They're banned because they are considered fire hazards, and if you're caught with one in your carry-on or checked bag at the cruise terminal, it will be taken; however, you can pick it up in the terminal on disembarkation day

In addition to steamers, Carnival Cruise Line states all electrical and household appliances that contain any kind of heating element are banned from their ships, including heating blankets, water heaters, hot plates, coffee machines, toasters, humidifiers, and immersion heaters. 

Read more: Cruisers claim they were "degraded" for sneaking a washing machine onboard a Carnival ship



Like steamers, cruise lines prohibit passengers from bringing irons onboard. You won't find an iron (or steamer) provided in your cabin, either. Fear not, though—you do not have to accept a wrinkled fate!

For less than $10, you can purchase wrinkle-release spray, which offers a convenient (and cruise line-approved) solution to keeping your clothing looking neat throughout your voyage. Typically, I'll spray an article of clothing and hang it in the bathroom while I shower, so the steam produced by the hot water can help smooth out any wrinkles.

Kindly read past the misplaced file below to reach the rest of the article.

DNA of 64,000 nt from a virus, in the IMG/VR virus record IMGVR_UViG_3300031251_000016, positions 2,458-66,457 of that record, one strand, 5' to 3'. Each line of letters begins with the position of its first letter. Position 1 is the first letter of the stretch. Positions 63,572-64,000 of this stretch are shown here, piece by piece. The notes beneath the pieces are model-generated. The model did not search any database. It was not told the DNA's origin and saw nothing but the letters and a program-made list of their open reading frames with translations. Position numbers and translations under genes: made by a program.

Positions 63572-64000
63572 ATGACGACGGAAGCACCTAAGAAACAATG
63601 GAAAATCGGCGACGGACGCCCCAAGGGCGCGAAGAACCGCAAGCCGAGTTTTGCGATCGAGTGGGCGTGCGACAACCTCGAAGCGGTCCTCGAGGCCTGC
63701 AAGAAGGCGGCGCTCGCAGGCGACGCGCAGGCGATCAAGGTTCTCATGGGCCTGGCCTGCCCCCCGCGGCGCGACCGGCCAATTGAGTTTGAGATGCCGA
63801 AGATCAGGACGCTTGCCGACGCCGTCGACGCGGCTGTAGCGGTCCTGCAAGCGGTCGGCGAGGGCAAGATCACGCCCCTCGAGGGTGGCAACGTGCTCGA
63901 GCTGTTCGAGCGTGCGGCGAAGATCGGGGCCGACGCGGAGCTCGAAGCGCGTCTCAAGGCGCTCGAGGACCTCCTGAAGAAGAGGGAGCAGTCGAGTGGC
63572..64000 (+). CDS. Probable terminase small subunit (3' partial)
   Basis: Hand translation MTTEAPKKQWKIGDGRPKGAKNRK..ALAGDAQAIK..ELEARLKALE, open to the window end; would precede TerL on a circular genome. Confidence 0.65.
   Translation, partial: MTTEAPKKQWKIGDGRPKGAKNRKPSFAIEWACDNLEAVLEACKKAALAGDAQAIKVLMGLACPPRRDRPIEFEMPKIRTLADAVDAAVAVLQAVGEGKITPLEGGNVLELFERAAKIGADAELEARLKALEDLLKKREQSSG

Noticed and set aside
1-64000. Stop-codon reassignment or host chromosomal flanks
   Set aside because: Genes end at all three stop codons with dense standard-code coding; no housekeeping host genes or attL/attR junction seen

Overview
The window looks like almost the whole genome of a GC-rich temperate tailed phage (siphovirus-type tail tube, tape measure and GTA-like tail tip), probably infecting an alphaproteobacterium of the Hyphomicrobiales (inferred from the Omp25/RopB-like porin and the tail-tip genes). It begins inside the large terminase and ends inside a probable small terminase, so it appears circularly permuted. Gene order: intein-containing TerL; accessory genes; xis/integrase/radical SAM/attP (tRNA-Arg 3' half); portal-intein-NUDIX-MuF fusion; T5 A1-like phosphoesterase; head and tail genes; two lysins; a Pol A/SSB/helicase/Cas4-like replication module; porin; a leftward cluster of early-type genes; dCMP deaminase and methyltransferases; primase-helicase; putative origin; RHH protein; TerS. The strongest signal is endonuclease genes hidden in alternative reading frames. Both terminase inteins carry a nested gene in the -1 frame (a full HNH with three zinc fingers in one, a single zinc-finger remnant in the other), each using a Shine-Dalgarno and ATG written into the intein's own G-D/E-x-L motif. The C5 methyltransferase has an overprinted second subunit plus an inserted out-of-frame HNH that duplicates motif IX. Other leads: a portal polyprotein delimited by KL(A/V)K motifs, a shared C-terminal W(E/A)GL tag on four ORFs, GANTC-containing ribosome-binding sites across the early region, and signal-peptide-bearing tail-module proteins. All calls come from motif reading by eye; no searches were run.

Alternatively, you can utilize the laundry facilities on your ship, which range from self-service laundromats to pricey valet services. If you're a loyal cruiser, check your tier's benefits to see if you have discounts on laundry. For example, Elite Captain's Club sailors get a free bag of valet laundry on voyages 5+ nights. 

Read more: 20 best things to bring on a cruise that cost less than $10



Trust me, I don't like being away from my four-legged friend; however, unless they're registered service dogs, you'll have to make arrangements for your pets at home. The only exception is Cunard's Queen Mary 2. With 24 kennels, a dedicated owner's lounge, and tons of space to play, it's the only ocean liner in the world that welcomes pets onboard.